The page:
Russia-Ukraine war: 5 good ways to help
As the Russian invasion of Ukraine enters its third week, the humanitarian toll is mounting, with thousands of civilian casualties. More than 3 million Ukrainians have already fled the country and another 2 million have become internally displaced. According to the United Nations, the crisis could end up displacing more than 10 million people, many of them children.
There’s been an outpouring of international support for the Ukrainian people. Not only are many of the world’s governments sending Ukraine billions of dollars’ worth of military and economic aid, but businesses and regular people are also being inspired to show support for the victims of the war.
For anyone who is tired of feeling helpless in the face of this tragedy, here are some novel and not-so-novel ways to help.
Want to understand the world a little better? Subscribe to GZERO Daily by Ian Bremmer for free and get new posts delivered to your inbox every week.
1. Hosting a refugee
People who feel comfortable opening their home to civilians fleeing the war have a couple of options to offer temporary shelter.Airbnb.org will take care of vetting individual refugees, connecting them with hosts, and providing liability insurance and damage protection. People who don’t have space but still want to help give refugees short-term housing can donate to Airbnb.org to fund other hosts and get their donation matched (and deducted from their taxes to boot!).
For those who'd prefer to use a non-corporate tool there's also UkraineTakeShelter.com, an independent platform created by two Harvard undergrads to connect fleeing Ukrainians with potential hosts. All potential hosts need to do is provide their contact information and nearest city.
2. Telling Russians what’s really going on
Thanks to President Vladimir Putin’s censorship and propaganda efforts, the vast majority of Russians have been made to believe the invasion of Ukraine is just a “special military operation” designed to liberate their oppressed Ukrainian and ethnic Russian brethren from a gang of neo-Nazis and drug addicts. There’s no war, no targeting of Ukrainian civilians, no tanks rolling into Kyiv. Anyone inside Russia who tells them differently risks going to jail for 15 years, and they’ve been blocked from accessing much of the world’s internet and independent media.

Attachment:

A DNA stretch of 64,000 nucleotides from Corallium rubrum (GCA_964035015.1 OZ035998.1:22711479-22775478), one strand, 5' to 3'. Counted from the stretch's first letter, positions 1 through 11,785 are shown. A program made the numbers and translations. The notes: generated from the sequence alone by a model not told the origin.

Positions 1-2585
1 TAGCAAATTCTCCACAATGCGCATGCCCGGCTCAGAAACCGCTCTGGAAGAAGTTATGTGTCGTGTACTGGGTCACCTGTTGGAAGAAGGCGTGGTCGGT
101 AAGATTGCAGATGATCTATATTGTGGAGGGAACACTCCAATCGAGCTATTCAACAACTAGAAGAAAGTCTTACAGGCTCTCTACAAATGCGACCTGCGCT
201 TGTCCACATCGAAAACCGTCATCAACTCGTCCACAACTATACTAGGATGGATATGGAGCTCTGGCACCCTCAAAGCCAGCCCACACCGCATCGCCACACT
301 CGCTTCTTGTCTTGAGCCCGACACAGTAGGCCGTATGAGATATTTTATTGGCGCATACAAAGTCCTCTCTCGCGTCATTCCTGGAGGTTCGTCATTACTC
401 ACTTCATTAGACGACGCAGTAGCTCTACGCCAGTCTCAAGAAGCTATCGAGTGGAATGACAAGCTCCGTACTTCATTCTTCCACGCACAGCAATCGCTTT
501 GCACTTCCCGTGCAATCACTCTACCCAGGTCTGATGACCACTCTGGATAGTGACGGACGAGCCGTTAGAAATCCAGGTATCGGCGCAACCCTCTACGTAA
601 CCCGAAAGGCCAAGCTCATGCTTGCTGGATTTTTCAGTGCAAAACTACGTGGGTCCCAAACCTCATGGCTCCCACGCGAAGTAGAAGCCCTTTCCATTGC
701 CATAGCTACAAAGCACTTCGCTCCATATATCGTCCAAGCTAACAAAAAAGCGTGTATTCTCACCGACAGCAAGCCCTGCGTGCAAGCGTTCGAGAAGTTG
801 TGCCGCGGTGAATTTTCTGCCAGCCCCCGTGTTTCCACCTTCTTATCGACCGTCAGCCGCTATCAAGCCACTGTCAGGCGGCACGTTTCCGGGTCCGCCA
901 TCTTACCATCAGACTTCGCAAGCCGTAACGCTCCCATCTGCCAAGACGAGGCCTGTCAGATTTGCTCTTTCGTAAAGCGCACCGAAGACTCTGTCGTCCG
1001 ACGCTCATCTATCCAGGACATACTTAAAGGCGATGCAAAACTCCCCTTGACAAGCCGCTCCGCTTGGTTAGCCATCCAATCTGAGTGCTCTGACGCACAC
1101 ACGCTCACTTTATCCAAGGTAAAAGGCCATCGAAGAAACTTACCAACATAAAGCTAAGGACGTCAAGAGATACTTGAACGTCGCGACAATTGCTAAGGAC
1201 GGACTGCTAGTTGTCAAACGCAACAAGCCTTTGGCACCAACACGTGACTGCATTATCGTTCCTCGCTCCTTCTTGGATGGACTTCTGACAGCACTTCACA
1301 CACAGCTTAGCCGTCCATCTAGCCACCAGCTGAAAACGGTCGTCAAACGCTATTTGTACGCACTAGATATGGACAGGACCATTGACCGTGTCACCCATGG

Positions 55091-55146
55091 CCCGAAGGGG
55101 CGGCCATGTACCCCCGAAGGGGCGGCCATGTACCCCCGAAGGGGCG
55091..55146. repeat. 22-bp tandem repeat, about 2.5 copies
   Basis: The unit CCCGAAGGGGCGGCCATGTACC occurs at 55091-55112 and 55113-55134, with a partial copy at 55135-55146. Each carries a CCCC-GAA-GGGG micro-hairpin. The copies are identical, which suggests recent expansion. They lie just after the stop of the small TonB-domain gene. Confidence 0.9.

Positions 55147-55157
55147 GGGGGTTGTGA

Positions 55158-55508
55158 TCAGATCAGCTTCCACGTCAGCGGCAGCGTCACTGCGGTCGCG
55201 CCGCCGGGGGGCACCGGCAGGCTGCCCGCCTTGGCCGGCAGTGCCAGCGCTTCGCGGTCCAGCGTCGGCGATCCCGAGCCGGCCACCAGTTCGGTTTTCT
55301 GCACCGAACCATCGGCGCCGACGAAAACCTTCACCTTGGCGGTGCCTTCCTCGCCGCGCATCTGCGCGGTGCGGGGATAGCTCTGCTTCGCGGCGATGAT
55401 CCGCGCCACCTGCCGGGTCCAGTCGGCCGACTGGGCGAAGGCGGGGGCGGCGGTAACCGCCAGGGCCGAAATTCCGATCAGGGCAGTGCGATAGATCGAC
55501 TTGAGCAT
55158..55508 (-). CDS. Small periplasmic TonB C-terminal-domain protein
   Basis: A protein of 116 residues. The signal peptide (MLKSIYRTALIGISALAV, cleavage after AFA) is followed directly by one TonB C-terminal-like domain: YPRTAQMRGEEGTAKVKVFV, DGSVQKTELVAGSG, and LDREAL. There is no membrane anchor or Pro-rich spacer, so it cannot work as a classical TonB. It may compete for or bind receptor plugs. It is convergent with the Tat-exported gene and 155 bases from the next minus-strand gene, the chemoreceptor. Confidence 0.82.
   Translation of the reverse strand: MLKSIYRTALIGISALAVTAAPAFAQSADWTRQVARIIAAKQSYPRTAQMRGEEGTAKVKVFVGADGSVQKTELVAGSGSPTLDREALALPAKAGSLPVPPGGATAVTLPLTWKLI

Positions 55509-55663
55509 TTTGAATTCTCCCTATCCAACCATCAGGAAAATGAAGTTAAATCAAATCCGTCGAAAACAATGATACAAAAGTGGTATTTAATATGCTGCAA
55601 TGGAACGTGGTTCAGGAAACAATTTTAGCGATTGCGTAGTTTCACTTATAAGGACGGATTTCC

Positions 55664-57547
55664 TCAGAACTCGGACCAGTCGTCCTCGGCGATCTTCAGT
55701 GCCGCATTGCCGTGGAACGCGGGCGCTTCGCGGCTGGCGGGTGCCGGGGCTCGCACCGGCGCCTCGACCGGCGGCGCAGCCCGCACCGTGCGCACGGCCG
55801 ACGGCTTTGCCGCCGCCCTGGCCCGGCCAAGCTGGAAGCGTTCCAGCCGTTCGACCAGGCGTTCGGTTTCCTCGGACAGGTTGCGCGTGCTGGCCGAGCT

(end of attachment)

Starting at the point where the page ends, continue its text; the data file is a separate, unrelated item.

But in today's interconnected world, Russia's information Iron Curtain isn't unbreachable. For starters, anyone can use the Outline tool created by Jigsaw to set up their own VPN server and give large numbers of Russians free and safe access to the global internet.
1920.in, a website developed by Polish programmers, lets anyone send texts, WhatsApp messages, and emails directly to random Russians with the truth about the war. All one has to do is enter the number or email address at the top of the screen into your phone, copy/paste the message text in Russian, and hit send. Get a new recipient, rinse, and repeat.
If that seems cumbersome, mail2ru.org allows people to email up to 150 Russians at a time, drawn from a list of more than 90 million email addresses including those of every Russian member of parliament. The more Russians learn the truth about the war in Ukraine, the more likely it is they will rise up and demand that Putin end it.
Remember: Most Russians bear no responsibility for Putin’s war of aggression, so civility is key.
3. Countering Russian disinformation in the West
The Russian war machine has been hard at work spreading fake, misleading, and manipulated information about the conflict on social media platforms, in an effort to sow confusion, equivocate, and deflect blame. Many of these attempts are highly sophisticated and therefore effective.
But that doesn’t mean you have to fall for them—or let others. Those interested in fighting disinformation can purge their social accounts of Russian bots with Bot Sentinel. Instead of taking inflammatory images, videos, and claims at face value, they should fact-check them first. The Bellingcat website is keeping track of Russian-fabricated claims and footage misinformation, and thesehandyguides offer practical tips for regular people to vet any information they come across online themselves.When in doubt, it's prudent to refrain from sharing anything that hasn't been confirmed by multiple reputable sources. And upon spotting fake news, the responsible thing is to report it and call out BS publicly.
4. Donating money
Boring, I know. But during a crisis like this, when so many millions are in desperate need of food, shelter, medicine, and so much more, every dollar counts. Here’s a list of only a few of the dozens of trusted organizations that have been working tirelessly to help Ukrainians since February 24:
- Armed Forces of Ukraine
- Come Back Alive
- Sunflower of Peace
- Voices of Children
- United Nations Children's Fund
- Humanity & Inclusion
- The Coalition to Support Black People in Ukraine
- The Kyiv Independent
- Zaborona Media
- Direct Relief
- International Committee of the Red Cross
- Project C.U.R.E.
- International Rescue Committee
- United Nations High Commissioner for Refugees
Many of these organizations accept crypto in addition to bank transfers, PayPal, and credit/debit cards. More resources can be found at SupportUkraineNow.org and StandForUkraine.com.
5. Staying informed
Being on top of what’s happening on the ground and why is the first step toward helping Ukrainians. Trustworthy news sources like the Kyiv Independent and Euromaidan Press are covering events in English from the front lines, while newsletters this one and GZERO Media's Signal offer up-to-date, fair, and honest analysis of the conflict.
Thanks for reading. We can all make a difference.
🔔 And if you haven't already, don't forget to subscribe to my free newsletter, GZERO Daily by Ian Bremmer, to get new posts delivered to your inbox.